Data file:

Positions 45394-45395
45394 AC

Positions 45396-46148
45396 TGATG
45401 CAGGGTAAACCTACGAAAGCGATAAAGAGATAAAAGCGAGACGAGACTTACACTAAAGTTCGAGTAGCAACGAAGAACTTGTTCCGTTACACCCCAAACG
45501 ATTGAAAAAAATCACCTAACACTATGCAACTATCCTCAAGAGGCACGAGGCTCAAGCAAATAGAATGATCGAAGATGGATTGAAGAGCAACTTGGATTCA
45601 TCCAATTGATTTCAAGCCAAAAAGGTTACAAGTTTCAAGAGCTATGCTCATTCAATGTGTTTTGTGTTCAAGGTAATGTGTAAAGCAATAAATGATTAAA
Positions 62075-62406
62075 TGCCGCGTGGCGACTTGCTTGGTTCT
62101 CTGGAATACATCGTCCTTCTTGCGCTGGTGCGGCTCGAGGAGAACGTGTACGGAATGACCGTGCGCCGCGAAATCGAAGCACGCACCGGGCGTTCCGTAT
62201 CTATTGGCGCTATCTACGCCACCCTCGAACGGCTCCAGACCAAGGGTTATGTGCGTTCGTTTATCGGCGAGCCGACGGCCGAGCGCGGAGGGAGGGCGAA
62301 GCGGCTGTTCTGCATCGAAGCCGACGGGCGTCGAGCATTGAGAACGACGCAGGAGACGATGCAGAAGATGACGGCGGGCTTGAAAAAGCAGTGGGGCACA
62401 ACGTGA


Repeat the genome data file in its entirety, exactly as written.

Positions 45394-45395
45394 AC

Positions 45396-46148
45396 TGATG
45401 CAGGGTAAACCTACGAAAGCGATAAAGAGATAAAAGCGAGACGAGACTTACACTAAAGTTCGAGTAGCAACGAAGAACTTGTTCCGTTACACCCCAAACG
45501 ATTGAAAAAAATCACCTAACACTATGCAACTATCCTCAAGAGGCACGAGGCTCAAGCAAATAGAATGATCGAAGATGGATTGAAGAGCAACTTGGATTCA
45601 TCCAATTGATTTCAAGCCAAAAAGGTTACAAGTTTCAAGAGCTATGCTCATTCAATGTGTTTTGTGTTCAAGGTAATGTGTAAAGCAATAAATGATTAAA
Positions 62075-62406
62075 TGCCGCGTGGCGACTTGCTTGGTTCT
62101 CTGGAATACATCGTCCTTCTTGCGCTGGTGCGGCTCGAGGAGAACGTGTACGGAATGACCGTGCGCCGCGAAATCGAAGCACGCACCGGGCGTTCCGTAT
62201 CTATTGGCGCTATCTACGCCACCCTCGAACGGCTCCAGACCAAGGGTTATGTGCGTTCGTTTATCGGCGAGCCGACGGCCGAGCGCGGAGGGAGGGCGAA
62301 GCGGCTGTTCTGCATCGAAGCCGACGGGCGTCGAGCATTGAGAACGACGCAGGAGACGATGCAGAAGATGACGGCGGGCTTGAAAAAGCAGTGGGGCACA
62401 ACGTGA